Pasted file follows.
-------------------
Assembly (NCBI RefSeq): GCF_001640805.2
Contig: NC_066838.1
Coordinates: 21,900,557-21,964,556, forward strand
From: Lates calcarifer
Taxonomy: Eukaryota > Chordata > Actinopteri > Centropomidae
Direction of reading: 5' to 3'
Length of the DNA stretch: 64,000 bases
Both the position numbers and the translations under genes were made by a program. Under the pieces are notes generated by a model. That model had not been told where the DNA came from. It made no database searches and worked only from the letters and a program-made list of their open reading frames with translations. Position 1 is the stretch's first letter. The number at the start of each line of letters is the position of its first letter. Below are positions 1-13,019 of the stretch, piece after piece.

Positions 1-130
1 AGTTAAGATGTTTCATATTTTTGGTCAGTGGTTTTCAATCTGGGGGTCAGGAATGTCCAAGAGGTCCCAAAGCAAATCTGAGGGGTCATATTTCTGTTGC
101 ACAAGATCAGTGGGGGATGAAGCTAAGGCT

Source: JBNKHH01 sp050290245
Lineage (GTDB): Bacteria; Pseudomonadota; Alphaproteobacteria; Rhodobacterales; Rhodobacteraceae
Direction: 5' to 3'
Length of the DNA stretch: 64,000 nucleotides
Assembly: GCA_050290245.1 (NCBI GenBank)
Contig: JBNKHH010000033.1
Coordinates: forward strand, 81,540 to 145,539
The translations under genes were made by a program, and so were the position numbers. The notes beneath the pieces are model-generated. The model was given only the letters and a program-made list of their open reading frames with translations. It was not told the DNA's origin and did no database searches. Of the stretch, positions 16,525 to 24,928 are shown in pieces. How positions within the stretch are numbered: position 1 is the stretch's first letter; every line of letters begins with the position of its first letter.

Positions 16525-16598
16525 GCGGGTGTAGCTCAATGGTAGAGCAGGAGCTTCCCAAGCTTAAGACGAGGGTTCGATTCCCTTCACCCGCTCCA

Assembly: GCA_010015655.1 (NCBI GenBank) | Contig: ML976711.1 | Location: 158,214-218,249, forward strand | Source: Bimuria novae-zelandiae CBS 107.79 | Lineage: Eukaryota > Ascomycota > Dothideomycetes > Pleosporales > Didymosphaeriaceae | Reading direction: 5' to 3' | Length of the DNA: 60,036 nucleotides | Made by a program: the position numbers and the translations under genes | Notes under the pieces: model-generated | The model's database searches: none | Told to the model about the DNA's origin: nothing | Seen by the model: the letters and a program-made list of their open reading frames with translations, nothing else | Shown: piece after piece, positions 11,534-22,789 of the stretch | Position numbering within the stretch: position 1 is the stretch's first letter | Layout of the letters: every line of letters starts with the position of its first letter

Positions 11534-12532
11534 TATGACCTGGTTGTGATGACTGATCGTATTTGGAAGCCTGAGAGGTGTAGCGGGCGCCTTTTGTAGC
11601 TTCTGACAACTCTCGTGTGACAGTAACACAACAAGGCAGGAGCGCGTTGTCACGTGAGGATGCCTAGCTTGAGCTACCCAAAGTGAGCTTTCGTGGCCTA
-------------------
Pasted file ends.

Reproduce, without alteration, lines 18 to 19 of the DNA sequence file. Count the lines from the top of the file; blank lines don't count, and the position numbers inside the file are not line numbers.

Coordinates: forward strand, 81,540 to 145,539
The translations under genes were made by a program, and so were the position numbers. The notes beneath the pieces are model-generated. The model was given only the letters and a program-made list of their open reading frames with translations. It was not told the DNA's origin and did no database searches. Of the stretch, positions 16,525 to 24,928 are shown in pieces. How positions within the stretch are numbered: position 1 is the stretch's first letter; every line of letters begins with the position of its first letter.